To determine the efficacy of BST on FD, the superiority of BST over placebo had to be verified. Although there were no relevant previous studies using BST for calculating sample size, a previous herbal prescription trial for FD treatment had assessed efficacy using the GIS scale and a 2-sided test, yielding a 5% significance level [20]. The formula for estimating the sample size was as follows:

From the previous study, 3.5 points of GIS scale improved after herbal treatments compared with placebo, and a mean standard deviation was 5.37 [21]. In our study, the ratio of BST to placebo group was 1 : 1. With an 80% power and 5% significance level , assuming and , a sample size of subjects per group was needed (, number of patients in the BST group; , number of patients in the placebo group). Considering an expected dropout rate of 25%, 100 patients were required, as previously described [17].

2.8. Statistical Analysis

All analyses in this study were based on the intention-to-treat principle. Quantitative- and frequency-related variables were presented as means ± SD and number (%), respectively. The baseline characteristics of both groups were compared by the chi-square test or an independent -test. As primary outcomes, the changes in the GIS total score or subscale scores from the beginning (day 0) to the end (6 weeks) of the study period were compared using an independent -test. In addition, the VAS results for overall dyspeptic symptoms and the total FD-QoL scores were also compared in the same manner as the GIS scores. Frequency parameters in the EGG measurement, such as the dominant frequency, percentages of normal or abnormal gastric slow waves, and power ratio variables, were compared before and after treatment using the chi-square test or Fisher’s exact test. Correlations between changes in the GIS scale results and the EGG parameters were analyzed by Pearson’s correlation coefficients. Statistical analyses were conducted in a blinded manner by an independent statistician using SPSS 16.0 (SPSS, Chicago, IL, USA).

3. Results

3.1. Study Participants

Of the 116 eligible subjects, 100 patients were included and randomly allocated to the BST or placebo groups in a 1 : 1 ratio between May 2009 and January 2011. Sixteen subjects withdrew during the study because of lack of efficacy or failure to followup. A flow chart of the trial is presented in Figure 1.

3.2. Baseline Characteristics

The general characteristics of the subjects are presented in Table 1. No significant differences were observed in any of the parameters between the 2 groups, except for body weight. However, the characteristics of dyspepsia in the BST group tended to be more continuous than those in the placebo group.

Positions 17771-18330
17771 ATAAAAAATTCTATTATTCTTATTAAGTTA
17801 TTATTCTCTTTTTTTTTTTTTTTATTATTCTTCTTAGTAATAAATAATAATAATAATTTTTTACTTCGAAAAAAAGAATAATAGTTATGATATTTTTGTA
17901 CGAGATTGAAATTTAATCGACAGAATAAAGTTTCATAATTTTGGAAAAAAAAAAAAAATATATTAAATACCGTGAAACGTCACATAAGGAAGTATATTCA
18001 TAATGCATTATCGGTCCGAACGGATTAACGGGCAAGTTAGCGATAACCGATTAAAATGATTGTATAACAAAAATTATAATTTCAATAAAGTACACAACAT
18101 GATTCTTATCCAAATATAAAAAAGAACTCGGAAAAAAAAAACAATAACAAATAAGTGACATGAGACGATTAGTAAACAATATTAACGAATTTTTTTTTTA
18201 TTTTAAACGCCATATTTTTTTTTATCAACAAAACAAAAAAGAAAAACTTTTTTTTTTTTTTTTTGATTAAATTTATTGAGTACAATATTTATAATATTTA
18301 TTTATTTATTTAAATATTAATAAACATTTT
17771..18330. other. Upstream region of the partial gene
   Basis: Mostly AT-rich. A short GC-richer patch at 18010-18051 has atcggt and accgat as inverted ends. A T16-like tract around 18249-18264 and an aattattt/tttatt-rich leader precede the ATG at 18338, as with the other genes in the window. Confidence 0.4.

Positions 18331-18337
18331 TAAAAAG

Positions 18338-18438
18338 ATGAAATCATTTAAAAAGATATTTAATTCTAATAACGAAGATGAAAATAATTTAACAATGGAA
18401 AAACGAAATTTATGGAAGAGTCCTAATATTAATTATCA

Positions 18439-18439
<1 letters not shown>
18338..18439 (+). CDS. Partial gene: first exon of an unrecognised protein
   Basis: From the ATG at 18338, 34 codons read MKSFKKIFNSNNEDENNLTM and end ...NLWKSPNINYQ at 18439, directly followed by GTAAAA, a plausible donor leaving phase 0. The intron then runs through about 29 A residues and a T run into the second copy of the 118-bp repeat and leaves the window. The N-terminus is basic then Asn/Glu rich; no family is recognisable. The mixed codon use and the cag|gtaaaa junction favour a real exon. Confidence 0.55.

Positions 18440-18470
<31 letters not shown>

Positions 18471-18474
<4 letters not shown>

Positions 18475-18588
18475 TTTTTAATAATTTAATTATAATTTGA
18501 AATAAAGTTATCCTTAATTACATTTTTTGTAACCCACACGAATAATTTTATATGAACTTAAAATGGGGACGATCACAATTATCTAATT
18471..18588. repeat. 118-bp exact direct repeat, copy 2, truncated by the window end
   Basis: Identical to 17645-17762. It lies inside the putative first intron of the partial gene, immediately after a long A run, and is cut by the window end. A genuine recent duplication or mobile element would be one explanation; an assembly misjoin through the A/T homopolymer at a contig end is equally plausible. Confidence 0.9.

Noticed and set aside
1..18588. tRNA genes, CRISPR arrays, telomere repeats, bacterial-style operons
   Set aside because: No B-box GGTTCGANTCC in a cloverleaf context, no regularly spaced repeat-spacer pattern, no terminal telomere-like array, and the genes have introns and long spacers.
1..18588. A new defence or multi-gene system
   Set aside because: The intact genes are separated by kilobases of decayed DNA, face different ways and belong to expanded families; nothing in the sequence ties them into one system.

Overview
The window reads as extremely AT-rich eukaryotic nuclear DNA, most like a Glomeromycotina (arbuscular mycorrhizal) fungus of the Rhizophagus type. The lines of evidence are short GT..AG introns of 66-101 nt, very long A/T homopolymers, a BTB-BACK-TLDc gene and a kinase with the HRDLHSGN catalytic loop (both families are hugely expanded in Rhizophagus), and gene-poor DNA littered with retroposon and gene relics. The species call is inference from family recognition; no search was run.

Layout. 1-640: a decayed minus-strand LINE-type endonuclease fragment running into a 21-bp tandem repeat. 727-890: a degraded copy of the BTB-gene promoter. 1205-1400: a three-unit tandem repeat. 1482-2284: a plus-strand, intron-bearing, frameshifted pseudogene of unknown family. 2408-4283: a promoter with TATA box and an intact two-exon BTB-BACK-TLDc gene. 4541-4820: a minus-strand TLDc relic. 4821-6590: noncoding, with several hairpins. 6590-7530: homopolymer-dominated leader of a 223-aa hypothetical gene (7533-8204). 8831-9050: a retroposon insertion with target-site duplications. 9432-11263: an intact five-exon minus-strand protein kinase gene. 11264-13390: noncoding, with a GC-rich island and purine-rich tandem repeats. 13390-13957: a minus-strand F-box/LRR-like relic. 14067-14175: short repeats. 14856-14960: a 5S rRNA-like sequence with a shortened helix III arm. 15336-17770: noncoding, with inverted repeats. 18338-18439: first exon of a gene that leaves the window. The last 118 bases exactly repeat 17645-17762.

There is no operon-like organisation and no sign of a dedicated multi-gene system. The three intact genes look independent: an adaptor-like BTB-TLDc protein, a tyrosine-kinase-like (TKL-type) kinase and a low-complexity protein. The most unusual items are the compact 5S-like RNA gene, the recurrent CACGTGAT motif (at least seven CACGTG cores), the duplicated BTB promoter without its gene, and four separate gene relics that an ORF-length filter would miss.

3.3. Safety and Adverse Events

Before randomization and after completing administration of BST or placebo, we assessed complete blood cell counts; levels of aspartate aminotransferase/alanine aminotransferase, gamma-glutamyl transpeptidase, blood urea nitrogen, and creatinine; erythrocyte sedimentation rates; electrocardiograms to ensure the subjects’ safety. Throughout the trial, all adverse events were also monitored by the subjects’ reports or the case report form documentation.

There were no safety issues in this trial. Eight adverse events, including epigastric pain or discomfort (), insomnia (), dry mouth (), and itching (), were reported by 4 subjects in the BST group. Thirteen adverse events, including abdominal pain or discomfort (), insomnia (), constipation (), itching (), dizziness (), and muscle pain (), were reported by 9 subjects in the placebo group. However, there were no serious adverse events during the study period.

3.4. Outcome Variables
3.4.1. GIS Scores and Individual Dyspeptic Symptoms

After 6 weeks of treatment, the total GIS scores for both groups had improved markedly ( at 0 week to at 6 weeks in BST group versus at 0 week to at 6 weeks in the placebo group); no significant difference was observed between the 2 groups (Figure 2). However, at 6 weeks, the early satiety subscale score was significantly improved in the BST group compared with the placebo group (, by intention-to-treat analysis; Table 2). However, there were no significant differences among other subscale scores at 6 weeks between the 2 groups (Table 2). During the follow-up period, the improved GIS scores were retained. However, there were no significant differences in the GIS scores or the individual dyspeptic symptoms between the groups.